Make it easy for people to change their preferences or cancel the service, so they don’t leave angry. “It engenders a negative brand perception if you make customers pick up the phone and wait in line to stop paying you.”
-Michael Dublin, CEO of Dollar Shave Club
Above is some sound advice for business owners to strongly consider. Recently, as a customer, I’ve experienced the frustration of dealing with a business that makes it difficult to cancel its services. The business I’m speaking of in particular is a fitness club called French Riviera Spa, and I’m annoyed at their stupid billing policies.
First, I take responsibility for signing their membership contract, without thoroughly examining the terms as I usually do with any contract before endorsing. Second, I comprehend and respect the need to protect one’s business from potential loss of revenue. But, and excuse my language, “it’s a damn gym”! Should I choose to cancel and move on then, at most, charge me for an extra month and let’s keep it moving. But the worst thing to do is what French Riviera Spa did: attempt to shackle me to a service that I no longer desire.
Why am I writing about this? Well, besides venting, I viewed this incident from an entrepreneurial perspective. Because I travel, sometimes I join different fitness clubs depending on my location at a given time. When able, I try to stick to a consistent fitness club brand. If I happen to return to a particular location, then I go back and join a fitness club that I may have once left. Well, needless to say, there’s not ever a chance of me rejoining as a member of French Riviera Spa, a sentiment that I’ve come to find out is shared by quite a few previous members.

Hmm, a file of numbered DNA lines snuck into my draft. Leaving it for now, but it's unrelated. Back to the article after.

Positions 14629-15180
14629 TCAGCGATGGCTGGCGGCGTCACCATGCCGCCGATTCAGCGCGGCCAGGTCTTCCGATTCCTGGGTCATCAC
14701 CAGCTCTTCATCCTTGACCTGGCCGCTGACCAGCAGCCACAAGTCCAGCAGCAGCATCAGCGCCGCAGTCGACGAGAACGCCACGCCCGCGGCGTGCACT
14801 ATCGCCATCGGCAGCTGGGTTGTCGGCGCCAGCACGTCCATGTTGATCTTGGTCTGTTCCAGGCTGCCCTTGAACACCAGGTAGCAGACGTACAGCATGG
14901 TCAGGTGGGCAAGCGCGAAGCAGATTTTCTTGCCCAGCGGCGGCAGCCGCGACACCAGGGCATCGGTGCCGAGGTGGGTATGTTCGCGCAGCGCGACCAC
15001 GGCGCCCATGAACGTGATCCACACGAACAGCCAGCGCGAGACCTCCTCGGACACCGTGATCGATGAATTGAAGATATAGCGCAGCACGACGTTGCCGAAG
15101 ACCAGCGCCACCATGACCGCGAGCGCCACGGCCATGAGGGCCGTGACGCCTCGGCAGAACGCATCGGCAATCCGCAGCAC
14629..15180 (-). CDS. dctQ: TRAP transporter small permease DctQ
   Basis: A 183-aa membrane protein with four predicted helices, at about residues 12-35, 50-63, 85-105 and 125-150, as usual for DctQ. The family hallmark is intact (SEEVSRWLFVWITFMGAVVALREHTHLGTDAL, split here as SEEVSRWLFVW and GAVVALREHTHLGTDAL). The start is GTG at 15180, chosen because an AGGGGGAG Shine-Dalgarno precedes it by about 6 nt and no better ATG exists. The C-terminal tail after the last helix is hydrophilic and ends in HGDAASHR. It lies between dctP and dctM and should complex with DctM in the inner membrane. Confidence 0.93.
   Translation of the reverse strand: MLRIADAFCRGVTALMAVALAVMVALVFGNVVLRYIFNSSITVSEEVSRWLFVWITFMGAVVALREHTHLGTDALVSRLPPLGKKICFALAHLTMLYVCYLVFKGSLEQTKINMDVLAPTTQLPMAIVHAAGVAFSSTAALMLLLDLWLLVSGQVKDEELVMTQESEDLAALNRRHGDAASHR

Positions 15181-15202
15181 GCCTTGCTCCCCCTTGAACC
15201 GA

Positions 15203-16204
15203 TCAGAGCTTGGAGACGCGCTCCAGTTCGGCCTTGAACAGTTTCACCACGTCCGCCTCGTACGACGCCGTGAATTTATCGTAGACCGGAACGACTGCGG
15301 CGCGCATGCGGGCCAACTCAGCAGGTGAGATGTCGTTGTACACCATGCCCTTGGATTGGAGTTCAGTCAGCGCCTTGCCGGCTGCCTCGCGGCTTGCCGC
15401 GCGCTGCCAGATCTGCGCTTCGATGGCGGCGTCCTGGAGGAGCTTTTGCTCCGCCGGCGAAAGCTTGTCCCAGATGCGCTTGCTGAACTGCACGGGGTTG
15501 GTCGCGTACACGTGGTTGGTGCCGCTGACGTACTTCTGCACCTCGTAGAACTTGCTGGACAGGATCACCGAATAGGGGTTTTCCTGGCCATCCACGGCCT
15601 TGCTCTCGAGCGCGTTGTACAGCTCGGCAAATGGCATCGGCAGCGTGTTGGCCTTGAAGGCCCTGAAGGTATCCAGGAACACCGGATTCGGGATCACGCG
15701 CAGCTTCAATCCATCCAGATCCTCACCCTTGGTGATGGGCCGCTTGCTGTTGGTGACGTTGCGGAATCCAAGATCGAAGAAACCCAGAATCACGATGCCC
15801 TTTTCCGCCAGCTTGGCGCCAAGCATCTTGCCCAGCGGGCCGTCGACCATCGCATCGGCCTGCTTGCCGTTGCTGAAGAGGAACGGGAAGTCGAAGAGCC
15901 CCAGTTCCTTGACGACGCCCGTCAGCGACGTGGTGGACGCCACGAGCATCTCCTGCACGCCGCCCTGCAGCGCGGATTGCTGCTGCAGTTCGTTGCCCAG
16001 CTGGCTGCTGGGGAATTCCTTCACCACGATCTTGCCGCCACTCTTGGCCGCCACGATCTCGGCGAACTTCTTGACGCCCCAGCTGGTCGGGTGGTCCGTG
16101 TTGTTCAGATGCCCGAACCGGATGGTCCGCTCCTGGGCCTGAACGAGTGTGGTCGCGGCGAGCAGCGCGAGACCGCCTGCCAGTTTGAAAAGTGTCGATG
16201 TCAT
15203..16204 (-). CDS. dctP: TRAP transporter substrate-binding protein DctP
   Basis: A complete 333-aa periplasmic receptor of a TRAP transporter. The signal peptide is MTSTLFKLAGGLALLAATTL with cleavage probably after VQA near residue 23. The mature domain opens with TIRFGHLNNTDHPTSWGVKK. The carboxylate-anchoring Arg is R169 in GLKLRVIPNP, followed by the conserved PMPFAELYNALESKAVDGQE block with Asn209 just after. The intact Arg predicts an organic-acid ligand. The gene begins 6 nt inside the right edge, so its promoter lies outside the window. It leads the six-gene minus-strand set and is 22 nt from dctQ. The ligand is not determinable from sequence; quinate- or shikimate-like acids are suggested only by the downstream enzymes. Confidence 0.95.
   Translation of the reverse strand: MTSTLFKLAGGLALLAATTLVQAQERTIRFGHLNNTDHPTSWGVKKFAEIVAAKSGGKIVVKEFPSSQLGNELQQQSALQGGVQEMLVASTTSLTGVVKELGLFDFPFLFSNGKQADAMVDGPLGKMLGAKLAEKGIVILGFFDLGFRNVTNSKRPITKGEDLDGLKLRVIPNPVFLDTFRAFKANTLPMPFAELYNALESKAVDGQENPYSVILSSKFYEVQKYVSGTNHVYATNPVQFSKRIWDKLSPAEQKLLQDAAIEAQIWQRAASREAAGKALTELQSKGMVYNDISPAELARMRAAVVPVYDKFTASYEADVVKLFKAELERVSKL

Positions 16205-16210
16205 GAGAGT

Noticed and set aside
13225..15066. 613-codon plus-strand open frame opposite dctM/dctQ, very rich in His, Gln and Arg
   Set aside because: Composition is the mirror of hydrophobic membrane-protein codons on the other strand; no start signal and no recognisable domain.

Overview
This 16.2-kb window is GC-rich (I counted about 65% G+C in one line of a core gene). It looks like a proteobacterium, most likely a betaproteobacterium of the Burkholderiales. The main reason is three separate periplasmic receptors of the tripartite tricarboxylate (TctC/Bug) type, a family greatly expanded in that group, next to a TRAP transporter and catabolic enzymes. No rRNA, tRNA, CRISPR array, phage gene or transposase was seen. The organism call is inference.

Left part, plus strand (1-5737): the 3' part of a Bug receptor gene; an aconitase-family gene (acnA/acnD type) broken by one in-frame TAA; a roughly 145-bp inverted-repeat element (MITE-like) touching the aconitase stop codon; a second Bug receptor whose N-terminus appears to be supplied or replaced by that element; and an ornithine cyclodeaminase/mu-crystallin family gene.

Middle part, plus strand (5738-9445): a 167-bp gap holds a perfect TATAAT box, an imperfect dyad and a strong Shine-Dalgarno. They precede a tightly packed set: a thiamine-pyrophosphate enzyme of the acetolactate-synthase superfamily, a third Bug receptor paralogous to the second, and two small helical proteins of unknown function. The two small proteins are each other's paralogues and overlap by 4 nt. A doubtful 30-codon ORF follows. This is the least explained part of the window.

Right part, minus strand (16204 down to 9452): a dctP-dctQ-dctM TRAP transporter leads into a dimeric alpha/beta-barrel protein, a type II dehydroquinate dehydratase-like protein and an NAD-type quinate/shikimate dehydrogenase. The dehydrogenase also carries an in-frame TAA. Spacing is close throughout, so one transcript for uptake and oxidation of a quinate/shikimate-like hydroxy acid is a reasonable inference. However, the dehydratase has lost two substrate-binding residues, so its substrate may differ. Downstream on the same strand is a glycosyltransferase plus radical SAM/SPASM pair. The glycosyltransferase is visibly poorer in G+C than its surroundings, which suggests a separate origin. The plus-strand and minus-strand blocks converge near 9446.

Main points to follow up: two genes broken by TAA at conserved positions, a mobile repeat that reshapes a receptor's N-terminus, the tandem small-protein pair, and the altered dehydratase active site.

My point overall is, this particular fitness club has completely ruined an opportunity to gain repeat business from me and others in the future, due to utterly ridiculous billing policies. I am not one to be shackled, and most people feel the same way. Of course I found a way out of their policy, and I am warning others to not join such a club unless it changes its billing policies. If you own and operate a business, I hope that you will not make the same mistake. Follow the sound advice of Michael Dublin, and make it simple for people to change their preferences or cancel the service.